But the principal, Alan Nolan, quickly cuts in to say it is up to teachers to "self identify" and that he has "a number of staff who identify as heterosexual".
It feels like a deliberate bid to downplay the school's LGBTQ nature. If so, one possible motive is that when the school received public funding in 2003 religious groups threatened the school's existence with a lawsuit accusing it of illegal discrimination. "That was the result of a lot of ignorance and prejudice," says Mr Nolan.
But it is not just on religious grounds that some people have found the idea of a school for gay pupils hard to comprehend. Aside from the issue of whether segregation is a sound policy, it raises the question of whether the start of high school might be too early for pupils to choose a school based on their sexuality.
But high school in the US does not begin until ninth grade, when pupils are at least 14. And Harvey Milk High is one of a small number of what are known in New York as "transfer schools", set up to provide alternatives to pupils who are struggling or have dropped out of one of the city's mainstream high schools.
To be admitted to a transfer school pupils must have spent at least a year enrolled at a conventional high school. This raises the minimum age to 15. And in the last academic year only two of the school's 100 or so pupils were at the minimum age.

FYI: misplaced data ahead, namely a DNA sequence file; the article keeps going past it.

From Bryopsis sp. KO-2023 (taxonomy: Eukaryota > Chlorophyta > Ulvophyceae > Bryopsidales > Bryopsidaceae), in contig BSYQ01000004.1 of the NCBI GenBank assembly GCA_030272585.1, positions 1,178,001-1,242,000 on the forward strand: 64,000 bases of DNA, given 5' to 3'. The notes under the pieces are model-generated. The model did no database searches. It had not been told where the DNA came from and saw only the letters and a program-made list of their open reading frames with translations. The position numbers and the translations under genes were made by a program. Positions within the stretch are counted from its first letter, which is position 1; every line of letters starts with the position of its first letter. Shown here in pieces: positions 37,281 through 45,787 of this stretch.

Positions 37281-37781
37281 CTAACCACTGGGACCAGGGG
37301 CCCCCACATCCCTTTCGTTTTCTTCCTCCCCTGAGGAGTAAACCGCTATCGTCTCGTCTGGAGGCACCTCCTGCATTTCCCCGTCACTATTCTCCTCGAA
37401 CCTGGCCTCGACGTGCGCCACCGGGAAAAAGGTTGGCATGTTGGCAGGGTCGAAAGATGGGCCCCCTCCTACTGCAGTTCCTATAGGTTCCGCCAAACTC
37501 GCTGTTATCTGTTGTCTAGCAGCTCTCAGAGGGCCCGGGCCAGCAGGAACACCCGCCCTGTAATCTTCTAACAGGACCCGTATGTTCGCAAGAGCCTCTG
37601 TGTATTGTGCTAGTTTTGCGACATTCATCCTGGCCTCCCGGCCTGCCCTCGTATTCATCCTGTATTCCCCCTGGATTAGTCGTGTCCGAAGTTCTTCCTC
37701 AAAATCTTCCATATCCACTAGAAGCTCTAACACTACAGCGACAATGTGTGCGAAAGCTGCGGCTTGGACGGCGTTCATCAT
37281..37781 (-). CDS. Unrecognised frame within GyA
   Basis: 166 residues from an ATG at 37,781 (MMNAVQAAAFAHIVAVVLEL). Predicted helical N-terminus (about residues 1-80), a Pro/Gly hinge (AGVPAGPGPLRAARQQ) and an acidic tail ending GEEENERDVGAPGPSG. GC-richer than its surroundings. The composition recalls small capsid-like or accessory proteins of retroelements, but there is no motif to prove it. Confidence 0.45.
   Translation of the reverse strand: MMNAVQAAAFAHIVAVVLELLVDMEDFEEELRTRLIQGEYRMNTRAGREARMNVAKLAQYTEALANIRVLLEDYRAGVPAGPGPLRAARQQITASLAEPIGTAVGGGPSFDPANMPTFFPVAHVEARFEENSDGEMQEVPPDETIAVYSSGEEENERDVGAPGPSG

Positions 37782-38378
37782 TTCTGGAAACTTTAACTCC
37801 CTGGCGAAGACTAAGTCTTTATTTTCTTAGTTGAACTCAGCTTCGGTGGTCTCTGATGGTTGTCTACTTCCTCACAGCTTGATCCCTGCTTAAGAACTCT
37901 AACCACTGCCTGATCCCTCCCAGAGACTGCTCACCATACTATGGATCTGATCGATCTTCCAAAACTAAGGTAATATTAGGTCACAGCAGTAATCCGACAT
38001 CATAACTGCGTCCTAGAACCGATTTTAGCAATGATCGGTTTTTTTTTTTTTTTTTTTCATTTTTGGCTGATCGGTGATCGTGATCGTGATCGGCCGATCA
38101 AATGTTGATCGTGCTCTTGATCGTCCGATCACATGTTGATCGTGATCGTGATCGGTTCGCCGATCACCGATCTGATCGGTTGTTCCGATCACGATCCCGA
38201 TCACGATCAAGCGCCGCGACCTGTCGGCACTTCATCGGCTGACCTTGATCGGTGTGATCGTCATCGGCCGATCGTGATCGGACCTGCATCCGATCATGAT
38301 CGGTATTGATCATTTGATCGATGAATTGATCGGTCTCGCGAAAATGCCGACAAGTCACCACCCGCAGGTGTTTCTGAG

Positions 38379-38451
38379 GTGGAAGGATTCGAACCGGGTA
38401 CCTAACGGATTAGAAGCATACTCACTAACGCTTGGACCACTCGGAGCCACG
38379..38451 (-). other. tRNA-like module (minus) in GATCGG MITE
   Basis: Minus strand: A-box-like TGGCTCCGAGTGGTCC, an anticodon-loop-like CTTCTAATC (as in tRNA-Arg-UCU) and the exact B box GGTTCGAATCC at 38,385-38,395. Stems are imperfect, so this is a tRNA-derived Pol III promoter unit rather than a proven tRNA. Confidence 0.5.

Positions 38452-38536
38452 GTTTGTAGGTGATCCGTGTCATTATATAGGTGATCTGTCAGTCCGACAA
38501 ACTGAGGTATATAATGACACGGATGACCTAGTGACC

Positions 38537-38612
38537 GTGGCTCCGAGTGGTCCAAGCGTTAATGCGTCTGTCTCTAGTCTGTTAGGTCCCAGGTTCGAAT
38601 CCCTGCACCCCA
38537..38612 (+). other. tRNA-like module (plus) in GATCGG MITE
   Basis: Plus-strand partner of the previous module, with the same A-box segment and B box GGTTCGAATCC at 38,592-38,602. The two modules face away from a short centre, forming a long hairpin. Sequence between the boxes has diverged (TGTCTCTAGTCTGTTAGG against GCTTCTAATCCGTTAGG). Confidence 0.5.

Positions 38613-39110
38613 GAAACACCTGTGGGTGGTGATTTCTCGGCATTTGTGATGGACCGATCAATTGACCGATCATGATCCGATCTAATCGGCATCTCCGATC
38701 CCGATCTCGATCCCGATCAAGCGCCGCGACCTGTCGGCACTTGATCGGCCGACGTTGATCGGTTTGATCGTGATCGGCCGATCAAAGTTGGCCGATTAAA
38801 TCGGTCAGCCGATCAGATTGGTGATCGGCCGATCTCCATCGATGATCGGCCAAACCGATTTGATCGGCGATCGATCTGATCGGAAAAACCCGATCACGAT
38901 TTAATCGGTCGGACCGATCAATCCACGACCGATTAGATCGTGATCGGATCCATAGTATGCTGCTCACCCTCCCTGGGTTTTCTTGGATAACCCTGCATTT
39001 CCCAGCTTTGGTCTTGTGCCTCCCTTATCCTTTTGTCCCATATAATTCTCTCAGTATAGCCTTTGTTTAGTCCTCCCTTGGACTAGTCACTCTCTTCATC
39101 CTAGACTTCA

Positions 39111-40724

Mr Nolan insists his portrayal of the school as mixed is more than just window-dressing. Two years ago a third of pupils identified as straight. In the last academic year that fell to around one in 10. Asking how many of the heterosexual pupils could be described as "questioning" would be "an intrusion of privacy", he says.
Naihomy came out when she was in ninth grade at a private Catholic high school. A friend spotted an Avril Lavigne picture on her folder and Naihomy admitted that she was gay.
By the end of the year most pupils accepted it, but then she moved to a school of 3,500 pupils and found herself "lost in the system". She ended up missing a year and a half of school through truanting and was told by her counsellor "a big school environment is not for you".
The 18-year-old vividly remembers her first day at Harvey Milk High. "I walk in and I am just like, `What!' When I come upstairs I am just like, `Oh my God!'" she says.
"I am greeted with a gay flag up next to the American flag and I am like, `This is the school for me!' Because even in my public high school I was out, but there was still a lot of people that didn't like it."
Nevertheless, she says it was the size of her previous school, rather than her sexuality, that was the deciding factor in opting for Harvey Milk.
New York public schools can have up to 4,000 pupils, and after doing well in junior high Anthony Martinez also found the high school atmosphere intimidating.
He came out after he started a relationship with a boy at high school. But, like Naihomy, the 17-year-old insists being gay was just one factor in his desire to move to Harvey Milk.